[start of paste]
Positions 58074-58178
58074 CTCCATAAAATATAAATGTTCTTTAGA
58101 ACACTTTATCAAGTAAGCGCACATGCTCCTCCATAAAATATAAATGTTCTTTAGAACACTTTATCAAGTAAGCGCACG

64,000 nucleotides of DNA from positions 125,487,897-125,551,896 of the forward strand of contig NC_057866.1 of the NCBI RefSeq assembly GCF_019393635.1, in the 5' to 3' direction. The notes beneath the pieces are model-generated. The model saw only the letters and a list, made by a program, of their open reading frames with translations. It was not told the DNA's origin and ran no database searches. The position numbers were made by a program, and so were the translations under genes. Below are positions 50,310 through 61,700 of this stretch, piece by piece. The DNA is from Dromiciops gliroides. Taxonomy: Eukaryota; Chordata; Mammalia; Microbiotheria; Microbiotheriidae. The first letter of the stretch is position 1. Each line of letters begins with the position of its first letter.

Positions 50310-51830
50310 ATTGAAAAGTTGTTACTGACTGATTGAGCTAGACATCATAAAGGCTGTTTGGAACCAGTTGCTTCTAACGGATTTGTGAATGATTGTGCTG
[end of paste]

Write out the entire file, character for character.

Positions 58074-58178
58074 CTCCATAAAATATAAATGTTCTTTAGA
58101 ACACTTTATCAAGTAAGCGCACATGCTCCTCCATAAAATATAAATGTTCTTTAGAACACTTTATCAAGTAAGCGCACG

64,000 nucleotides of DNA from positions 125,487,897-125,551,896 of the forward strand of contig NC_057866.1 of the NCBI RefSeq assembly GCF_019393635.1, in the 5' to 3' direction. The notes beneath the pieces are model-generated. The model saw only the letters and a list, made by a program, of their open reading frames with translations. It was not told the DNA's origin and ran no database searches. The position numbers were made by a program, and so were the translations under genes. Below are positions 50,310 through 61,700 of this stretch, piece by piece. The DNA is from Dromiciops gliroides. Taxonomy: Eukaryota; Chordata; Mammalia; Microbiotheria; Microbiotheriidae. The first letter of the stretch is position 1. Each line of letters begins with the position of its first letter.

Positions 50310-51830
50310 ATTGAAAAGTTGTTACTGACTGATTGAGCTAGACATCATAAAGGCTGTTTGGAACCAGTTGCTTCTAACGGATTTGTGAATGATTGTGCTG